‘Latinx Therapy’ Gives Us the Resources We Need

Latinx Therapy

Latinx Therapy is a bilingual podcast and therapist directory founded by Adriana Alejandra Alejandre. She’s an LA-based Trauma Psychotherapist and her podcast was inspired by her own personal struggles with postpartum depression, as well as the need for inclusive materials for her clients.

Each episode of Latinx Therapy starts with a disclaimer explaining that the podcast isn’t a substitute for treatment with a licensed therapist. That being said, not everyone who knows they need therapy is ready to start treatment, and this podcast can be incredibly helpful for those who need culturally sensitive resources as a place to start.

Every Latinx Therapy episode I’ve listened to has been useful, but there are some episodes that just struck me as incredibly powerful. Here are a few of my favorites – which also happen to show the range Alejandre covers in Latinx Therapy.

Trigger warning: The podcast covers topics such as child sexual abuse, and eating disorders. These are referenced in the article. 

“Sexual Abuse in Teens” Featuring Dr. Lydiana Garcia, Licensed Psychologist

This episode includes trigger warnings and is meant for parents whose children may have disclosed child sexual abuse. Alejandre and Dr. Garcia define sexual health, go over some harrowing statistics, and discuss signs that a child or teen may be suffering from child sexual abuse. 

Additionally, the episode navigates the problem from a Latinx perspective and discusses the way many Latinx families choose to deal with this particular crisis: by either pretending it didn’t happen or telling anyone and everyone. Instead, Dr. Garcia provides helpful suggestions as well as resources while Alejandre asks thoughtful questions.  

“The Shame and Anxiety of Cleaning” Featuring Lorena Salazar, Licensed Clinical Social Worker

The title of this episode brought back memories of being told when to clean, getting in trouble when it wasn’t done the “right way,” and sexist expectations about who had to do what chores. And yes, Latinx Therapy tackles all these things. Salazar and Alejandre also discuss many of the reasons why our families put such an emphasis on cleaning. 

The episode ended with strategies to get the entire family involved and also on how to forgive yourself when your apartment or house gets messy. Of course, they did emphasize that cleaning and decluttering are trendy now, so even though we may not agree with their methods, our parents were onto something!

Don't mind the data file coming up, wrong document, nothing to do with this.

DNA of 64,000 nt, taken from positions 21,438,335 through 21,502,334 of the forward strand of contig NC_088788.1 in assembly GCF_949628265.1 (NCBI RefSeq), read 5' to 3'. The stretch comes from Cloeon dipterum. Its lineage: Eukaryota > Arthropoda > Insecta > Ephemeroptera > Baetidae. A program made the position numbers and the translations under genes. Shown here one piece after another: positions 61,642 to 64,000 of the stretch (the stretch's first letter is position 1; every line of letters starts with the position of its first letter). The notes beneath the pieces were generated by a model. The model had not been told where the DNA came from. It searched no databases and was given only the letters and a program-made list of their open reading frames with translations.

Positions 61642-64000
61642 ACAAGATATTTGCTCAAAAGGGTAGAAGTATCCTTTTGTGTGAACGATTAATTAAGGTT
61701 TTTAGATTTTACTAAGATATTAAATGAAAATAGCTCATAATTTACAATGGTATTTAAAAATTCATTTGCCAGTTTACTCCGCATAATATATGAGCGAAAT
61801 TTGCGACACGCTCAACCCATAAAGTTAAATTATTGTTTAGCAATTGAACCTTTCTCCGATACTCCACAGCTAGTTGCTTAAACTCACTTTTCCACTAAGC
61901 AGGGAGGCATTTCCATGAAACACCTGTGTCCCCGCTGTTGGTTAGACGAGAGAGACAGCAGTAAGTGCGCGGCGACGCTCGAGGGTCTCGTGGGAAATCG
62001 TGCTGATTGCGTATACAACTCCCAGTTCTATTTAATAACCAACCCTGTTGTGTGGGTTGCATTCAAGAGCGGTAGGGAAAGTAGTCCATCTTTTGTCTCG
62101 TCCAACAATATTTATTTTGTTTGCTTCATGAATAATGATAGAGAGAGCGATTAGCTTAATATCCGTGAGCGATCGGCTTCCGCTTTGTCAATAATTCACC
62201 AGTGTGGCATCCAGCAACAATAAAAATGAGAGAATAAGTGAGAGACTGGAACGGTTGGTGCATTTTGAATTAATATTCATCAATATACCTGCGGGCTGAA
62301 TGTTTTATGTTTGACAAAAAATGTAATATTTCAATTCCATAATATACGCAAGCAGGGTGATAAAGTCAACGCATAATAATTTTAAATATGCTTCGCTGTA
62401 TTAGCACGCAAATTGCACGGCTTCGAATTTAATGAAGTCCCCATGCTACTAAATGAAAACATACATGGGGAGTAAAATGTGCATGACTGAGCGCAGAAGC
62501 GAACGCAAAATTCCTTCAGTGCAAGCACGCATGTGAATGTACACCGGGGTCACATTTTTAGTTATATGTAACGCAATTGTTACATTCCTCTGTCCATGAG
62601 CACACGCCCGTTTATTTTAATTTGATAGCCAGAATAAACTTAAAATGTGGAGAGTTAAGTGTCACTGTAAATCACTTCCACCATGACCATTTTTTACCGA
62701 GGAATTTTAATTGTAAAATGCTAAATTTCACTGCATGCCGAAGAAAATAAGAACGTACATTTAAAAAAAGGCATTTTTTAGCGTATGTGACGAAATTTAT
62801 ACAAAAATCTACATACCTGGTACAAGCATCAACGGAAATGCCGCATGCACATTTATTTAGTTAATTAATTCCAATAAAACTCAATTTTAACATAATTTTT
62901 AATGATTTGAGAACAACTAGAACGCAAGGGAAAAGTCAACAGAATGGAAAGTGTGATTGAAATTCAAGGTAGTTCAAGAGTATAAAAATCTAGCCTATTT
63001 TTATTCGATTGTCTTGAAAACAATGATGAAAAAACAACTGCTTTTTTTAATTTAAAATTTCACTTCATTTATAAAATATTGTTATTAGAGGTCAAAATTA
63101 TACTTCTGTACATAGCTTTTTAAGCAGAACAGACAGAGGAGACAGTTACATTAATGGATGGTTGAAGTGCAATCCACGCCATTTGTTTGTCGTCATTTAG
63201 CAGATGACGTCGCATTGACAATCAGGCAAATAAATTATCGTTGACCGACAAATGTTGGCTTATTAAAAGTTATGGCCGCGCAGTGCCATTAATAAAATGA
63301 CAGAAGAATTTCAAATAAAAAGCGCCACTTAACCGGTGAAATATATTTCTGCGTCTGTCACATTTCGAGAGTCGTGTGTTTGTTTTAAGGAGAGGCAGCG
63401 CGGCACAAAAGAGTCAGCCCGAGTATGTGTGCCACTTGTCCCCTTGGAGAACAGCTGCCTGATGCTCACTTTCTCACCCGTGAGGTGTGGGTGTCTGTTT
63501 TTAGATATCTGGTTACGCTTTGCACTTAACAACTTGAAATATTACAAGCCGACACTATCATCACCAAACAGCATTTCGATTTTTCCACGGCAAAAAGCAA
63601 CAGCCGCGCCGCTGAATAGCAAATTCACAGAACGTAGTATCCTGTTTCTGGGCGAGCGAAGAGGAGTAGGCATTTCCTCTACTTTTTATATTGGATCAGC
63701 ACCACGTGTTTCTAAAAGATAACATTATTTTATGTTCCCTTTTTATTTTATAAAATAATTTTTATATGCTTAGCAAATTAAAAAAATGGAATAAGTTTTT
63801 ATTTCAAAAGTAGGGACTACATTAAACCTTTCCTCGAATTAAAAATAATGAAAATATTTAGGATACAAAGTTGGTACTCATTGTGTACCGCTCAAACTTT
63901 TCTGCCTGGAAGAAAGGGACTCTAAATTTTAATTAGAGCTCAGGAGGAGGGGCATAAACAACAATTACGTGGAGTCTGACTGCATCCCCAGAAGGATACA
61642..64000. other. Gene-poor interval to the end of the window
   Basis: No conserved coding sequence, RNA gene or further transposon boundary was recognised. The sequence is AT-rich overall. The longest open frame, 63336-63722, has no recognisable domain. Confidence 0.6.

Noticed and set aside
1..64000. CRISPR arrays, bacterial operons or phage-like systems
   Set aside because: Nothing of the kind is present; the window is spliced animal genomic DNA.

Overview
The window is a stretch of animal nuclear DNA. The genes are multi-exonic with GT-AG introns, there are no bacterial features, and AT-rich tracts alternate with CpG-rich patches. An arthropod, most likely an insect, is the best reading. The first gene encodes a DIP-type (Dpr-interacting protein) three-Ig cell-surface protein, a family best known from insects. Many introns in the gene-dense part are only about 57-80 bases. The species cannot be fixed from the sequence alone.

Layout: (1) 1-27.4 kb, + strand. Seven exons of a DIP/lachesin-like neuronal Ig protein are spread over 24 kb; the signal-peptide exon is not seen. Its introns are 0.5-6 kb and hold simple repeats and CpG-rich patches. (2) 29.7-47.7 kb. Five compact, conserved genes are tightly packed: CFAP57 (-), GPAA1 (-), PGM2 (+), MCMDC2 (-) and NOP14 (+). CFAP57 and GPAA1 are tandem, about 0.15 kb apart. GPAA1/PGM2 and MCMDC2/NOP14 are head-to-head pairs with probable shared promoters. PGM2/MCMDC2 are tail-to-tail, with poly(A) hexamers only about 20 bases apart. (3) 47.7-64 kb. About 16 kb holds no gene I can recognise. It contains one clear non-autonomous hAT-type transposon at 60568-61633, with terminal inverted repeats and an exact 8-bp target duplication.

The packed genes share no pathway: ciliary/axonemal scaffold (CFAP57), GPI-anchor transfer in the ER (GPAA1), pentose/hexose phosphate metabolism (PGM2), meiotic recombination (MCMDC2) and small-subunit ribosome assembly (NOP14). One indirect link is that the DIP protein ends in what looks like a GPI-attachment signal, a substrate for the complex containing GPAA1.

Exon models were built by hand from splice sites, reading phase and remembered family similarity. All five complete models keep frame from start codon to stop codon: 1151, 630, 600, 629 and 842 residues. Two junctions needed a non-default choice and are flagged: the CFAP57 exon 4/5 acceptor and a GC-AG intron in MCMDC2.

Nalgona Positivity Pride Talks Body Positivity & Disordered Eating” Featuring Gloria Lucas 

Gloria Lucas is an educator and the creator of Nalgona Positivity Pride (NPP). In this episode, Alejandre interviews Lucas about NPP and the need for women of color in the eating disorder awareness community. Lucas goes over the shaming of Indigenous foods, body positivity, and the need to accept all bodies. 

Lucas and Alejandre also discuss diet culture (it doesn’t work!), how disordered eating can be passed down in families, and the importance of listening to our bodies. 

“Sneak Peek into a Forbidden Topic: Sex” Featuring Dr. Janet Brito, Ph.D., LCSW, Certified Sex Therapist

It’s common for Latinx families not to address sex, consent, and sex for pleasure’s sake. In this episode, Dr. Janet Brito and Alejandre discuss topics such as consent, the spectrum of asexuality, promiscuity, and shame around sex. 

Dr. Brito also explains that sex therapists receive additional training in order to take on patients with this specific need. Additionally, Dr. Brito discusses age-appropriate ways to talk about sex as children grow, how to deal with sexual infidelity, and how sex therapy can help a variety of patients.

“La Vergüenza, A.K.A. Shame” Featuring Zeahlot López, LMFT

Shame is a pillar of Latinx communities. Parents and adults often use sarcasm and humor to shame us, and many of us internalize our parents’ messages. Both Alejandre and López discuss personal experiences with shame as well as observations from their practices before offering tips and resources.

López emphasizes the need for using “I feel” statements while gently talking to family members and also mentions Brené Brown’s work on shame.


Latinx Therapy, of course, has many more episodes that address issues such as alcohol and drug misuse, anxiety, postpartum depression, mental health for parents, coming out of the closet, and dream work. Alejandre also dedicates two episodes to her experiences as a teen mom. Even if therapy isn’t something you’re searching for, this podcast is full of great general advice from experts with a range of qualifications. Listening to their advice is time well-spent, particularly for Latinxs who too often don’t see our experiences reflected or taken seriously. 

In addition, Alejandre maintains a database of Latinx therapists for those looking for culturally relevant services. Hopefully, the podcast and its resources will help more of us get the therapy and practice the self-care we need.

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